IDEAS home Printed from https://ideas.repec.org/p/del/abcdef/90-18.html
   My bibliography  Save this paper

Gross Labor Market Flows In Europe: Some Stylized Facts

Author

Abstract

The purpose of this paper is to establish some stylized facts on gross labor market flows - using mostly new data from France, Germany, the United Kingdom and the United States - which any theory of unemployment ought to explain. The regularities on gross labor market flows that we isolate are inconsistent with a large class of theories of labor markets and business cycles. Key results are: flows into and out of unemployment are countercyclical; these flows move tightly together, over both the cycle and the long run; the bulk of exits from unemployment actually represent job findings rather than exits from the labor force; employment inflows and outflows are procyclical.
(This abstract was borrowed from another version of this item.)

Suggested Citation

  • Burda, M. & Wyplosz, C., 1990. "Gross Labor Market Flows In Europe: Some Stylized Facts," DELTA Working Papers 90-18, DELTA (Ecole normale supérieure).
  • Handle: RePEc:del:abcdef:90-18
    as

    Download full text from publisher

    To our knowledge, this item is not available for download. To find whether it is available, there are three options:
    1. Check below whether another version of this item is available online.
    2. Check on the provider's web page whether it is in fact available.
    3. Perform a search for a similarly titled item that would be available.

    Other versions of this item:

    Citations

    Citations are extracted by the CitEc Project, subscribe to its RSS feed for this item.
    as


    Cited by:

    1. Kilponen, Juha, 2000. "On the Efficiency of Job and Income Protection in the Dynamic Labour Markets," Discussion Papers 219, VATT Institute for Economic Research.
    2. Jørgen Elmeskov, 1993. "High and Persistent Unemployment: Assessment of the Problem and Its Causes," OECD Economics Department Working Papers 132, OECD Publishing.
    3. Jeff Borland, 1996. "Labour Market Flows Data for Australia," Australian Economic Review, The University of Melbourne, Melbourne Institute of Applied Economic and Social Research, vol. 29(2), pages 225-235.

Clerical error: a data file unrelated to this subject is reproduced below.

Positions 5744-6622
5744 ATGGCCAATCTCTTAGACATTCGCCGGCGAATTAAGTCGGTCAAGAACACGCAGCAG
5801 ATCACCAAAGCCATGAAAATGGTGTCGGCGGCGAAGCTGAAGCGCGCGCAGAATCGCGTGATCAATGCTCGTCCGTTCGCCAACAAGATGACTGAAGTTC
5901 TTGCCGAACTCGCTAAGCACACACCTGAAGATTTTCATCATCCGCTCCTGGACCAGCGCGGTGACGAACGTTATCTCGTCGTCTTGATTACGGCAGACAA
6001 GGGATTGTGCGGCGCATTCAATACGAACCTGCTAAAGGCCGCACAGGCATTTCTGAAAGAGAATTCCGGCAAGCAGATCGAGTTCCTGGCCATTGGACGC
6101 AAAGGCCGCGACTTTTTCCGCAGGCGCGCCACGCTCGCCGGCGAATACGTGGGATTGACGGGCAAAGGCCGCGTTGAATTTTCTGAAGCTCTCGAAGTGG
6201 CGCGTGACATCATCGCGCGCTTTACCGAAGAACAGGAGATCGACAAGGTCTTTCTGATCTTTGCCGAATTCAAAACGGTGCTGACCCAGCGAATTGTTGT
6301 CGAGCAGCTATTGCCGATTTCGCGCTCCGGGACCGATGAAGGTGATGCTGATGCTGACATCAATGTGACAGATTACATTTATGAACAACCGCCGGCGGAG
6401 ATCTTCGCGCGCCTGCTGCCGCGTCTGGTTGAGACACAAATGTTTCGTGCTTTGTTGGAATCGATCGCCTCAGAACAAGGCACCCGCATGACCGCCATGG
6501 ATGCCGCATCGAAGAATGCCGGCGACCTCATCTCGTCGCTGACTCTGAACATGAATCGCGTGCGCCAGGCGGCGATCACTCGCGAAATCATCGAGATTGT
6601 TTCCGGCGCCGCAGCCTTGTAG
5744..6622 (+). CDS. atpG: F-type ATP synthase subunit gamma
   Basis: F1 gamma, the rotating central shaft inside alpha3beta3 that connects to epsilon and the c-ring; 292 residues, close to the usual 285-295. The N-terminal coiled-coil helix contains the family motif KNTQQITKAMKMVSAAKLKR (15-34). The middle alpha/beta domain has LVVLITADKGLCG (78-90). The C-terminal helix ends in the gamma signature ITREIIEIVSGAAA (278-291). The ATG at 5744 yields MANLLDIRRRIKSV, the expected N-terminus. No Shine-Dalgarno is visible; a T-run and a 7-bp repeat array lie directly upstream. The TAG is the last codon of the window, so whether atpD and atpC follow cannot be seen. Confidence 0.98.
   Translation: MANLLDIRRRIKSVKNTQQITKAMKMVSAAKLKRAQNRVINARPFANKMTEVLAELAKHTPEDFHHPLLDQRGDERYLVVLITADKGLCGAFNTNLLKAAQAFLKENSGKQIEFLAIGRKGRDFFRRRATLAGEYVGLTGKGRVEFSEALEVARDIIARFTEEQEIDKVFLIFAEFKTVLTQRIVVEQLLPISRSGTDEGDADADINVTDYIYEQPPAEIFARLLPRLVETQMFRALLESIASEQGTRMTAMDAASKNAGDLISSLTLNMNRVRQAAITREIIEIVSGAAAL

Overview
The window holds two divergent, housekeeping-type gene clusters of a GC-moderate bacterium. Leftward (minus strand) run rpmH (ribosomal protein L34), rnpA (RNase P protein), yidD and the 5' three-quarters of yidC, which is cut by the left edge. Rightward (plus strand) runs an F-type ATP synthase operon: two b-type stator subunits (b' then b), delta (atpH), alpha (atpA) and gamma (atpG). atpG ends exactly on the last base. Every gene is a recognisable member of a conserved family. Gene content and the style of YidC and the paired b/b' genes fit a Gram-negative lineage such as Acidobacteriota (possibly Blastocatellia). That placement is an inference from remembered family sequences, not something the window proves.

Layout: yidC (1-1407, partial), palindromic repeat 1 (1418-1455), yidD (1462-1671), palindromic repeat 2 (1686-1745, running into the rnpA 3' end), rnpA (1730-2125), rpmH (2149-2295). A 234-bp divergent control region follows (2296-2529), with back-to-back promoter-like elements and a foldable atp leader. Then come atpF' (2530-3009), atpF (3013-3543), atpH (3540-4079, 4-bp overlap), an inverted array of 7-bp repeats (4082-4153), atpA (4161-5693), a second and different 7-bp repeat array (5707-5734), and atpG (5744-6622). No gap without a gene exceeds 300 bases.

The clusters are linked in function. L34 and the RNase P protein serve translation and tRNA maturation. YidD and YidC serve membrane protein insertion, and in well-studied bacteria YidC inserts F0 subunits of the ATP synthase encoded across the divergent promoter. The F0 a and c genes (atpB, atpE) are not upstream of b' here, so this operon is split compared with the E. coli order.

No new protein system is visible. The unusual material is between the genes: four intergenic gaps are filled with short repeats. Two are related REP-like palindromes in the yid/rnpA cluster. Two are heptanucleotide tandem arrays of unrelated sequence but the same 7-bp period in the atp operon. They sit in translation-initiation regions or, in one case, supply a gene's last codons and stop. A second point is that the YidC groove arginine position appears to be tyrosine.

More about this item

    Keywords

    labour market ; unemployment ; business cycles;

    JEL classification:

    • E32 - Macroeconomics and Monetary Economics - - Prices, Business Fluctuations, and Cycles - - - Business Fluctuations; Cycles
    • J64 - Labor and Demographic Economics - - Mobility, Unemployment, Vacancies, and Immigrant Workers - - - Unemployment: Models, Duration, Incidence, and Job Search

    Statistics

    Access and download statistics

    Corrections

    All material on this site has been provided by the respective publishers and authors. You can help correct errors and omissions. When requesting a correction, please mention this item's handle: RePEc:del:abcdef:90-18. See general information about how to correct material in RePEc.

    For technical questions regarding this item, or to correct its authors, title, abstract, bibliographic or download information, contact: (). General contact details of provider: http://edirc.repec.org/data/deltafr.html .

    If you have authored this item and are not yet registered with RePEc, we encourage you to do it here. This allows to link your profile to this item. It also allows you to accept potential citations to this item that we are uncertain about.

    We have no references for this item. You can help adding them by using this form .

    If you know of missing items citing this one, you can help us creating those links by adding the relevant references in the same way as above, for each refering item. If you are a registered author of this item, you may also want to check the "citations" tab in your RePEc Author Service profile, as there may be some citations waiting for confirmation.

    Please note that corrections may take a couple of weeks to filter through the various RePEc services.

    IDEAS is a RePEc service hosted by the Research Division of the Federal Reserve Bank of St. Louis . RePEc uses bibliographic data supplied by the respective publishers.